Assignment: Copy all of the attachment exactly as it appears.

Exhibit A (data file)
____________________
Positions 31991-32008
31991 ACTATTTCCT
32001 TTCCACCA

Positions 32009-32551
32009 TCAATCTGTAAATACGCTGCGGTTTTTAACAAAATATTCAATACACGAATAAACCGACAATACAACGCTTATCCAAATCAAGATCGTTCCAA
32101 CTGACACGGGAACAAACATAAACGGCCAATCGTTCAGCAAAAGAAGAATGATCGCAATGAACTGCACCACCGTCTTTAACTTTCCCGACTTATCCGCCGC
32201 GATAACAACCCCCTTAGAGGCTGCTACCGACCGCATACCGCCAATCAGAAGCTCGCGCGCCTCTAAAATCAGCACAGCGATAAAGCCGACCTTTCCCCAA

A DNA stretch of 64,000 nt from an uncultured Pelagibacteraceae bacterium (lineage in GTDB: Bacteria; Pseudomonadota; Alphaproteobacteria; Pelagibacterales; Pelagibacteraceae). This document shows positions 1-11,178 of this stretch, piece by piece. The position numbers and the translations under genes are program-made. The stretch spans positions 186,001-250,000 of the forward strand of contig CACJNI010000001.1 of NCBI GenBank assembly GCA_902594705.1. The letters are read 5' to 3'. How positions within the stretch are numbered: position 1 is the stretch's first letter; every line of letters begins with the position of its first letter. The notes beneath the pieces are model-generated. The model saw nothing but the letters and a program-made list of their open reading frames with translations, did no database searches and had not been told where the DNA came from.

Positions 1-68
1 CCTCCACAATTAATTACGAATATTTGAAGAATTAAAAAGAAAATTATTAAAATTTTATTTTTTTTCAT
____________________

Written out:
Positions 31991-32008
31991 ACTATTTCCT
32001 TTCCACCA

Positions 32009-32551
32009 TCAATCTGTAAATACGCTGCGGTTTTTAACAAAATATTCAATACACGAATAAACCGACAATACAACGCTTATCCAAATCAAGATCGTTCCAA
32101 CTGACACGGGAACAAACATAAACGGCCAATCGTTCAGCAAAAGAAGAATGATCGCAATGAACTGCACCACCGTCTTTAACTTTCCCGACTTATCCGCCGC
32201 GATAACAACCCCCTTAGAGGCTGCTACCGACCGCATACCGCCAATCAGAAGCTCGCGCGCCTCTAAAATCAGCACAGCGATAAAGCCGACCTTTCCCCAA

A DNA stretch of 64,000 nt from an uncultured Pelagibacteraceae bacterium (lineage in GTDB: Bacteria; Pseudomonadota; Alphaproteobacteria; Pelagibacterales; Pelagibacteraceae). This document shows positions 1-11,178 of this stretch, piece by piece. The position numbers and the translations under genes are program-made. The stretch spans positions 186,001-250,000 of the forward strand of contig CACJNI010000001.1 of NCBI GenBank assembly GCA_902594705.1. The letters are read 5' to 3'. How positions within the stretch are numbered: position 1 is the stretch's first letter; every line of letters begins with the position of its first letter. The notes beneath the pieces are model-generated. The model saw nothing but the letters and a program-made list of their open reading frames with translations, did no database searches and had not been told where the DNA came from.

Positions 1-68
1 CCTCCACAATTAATTACGAATATTTGAAGAATTAAAAAGAAAATTATTAAAATTTTATTTTTTTTCAT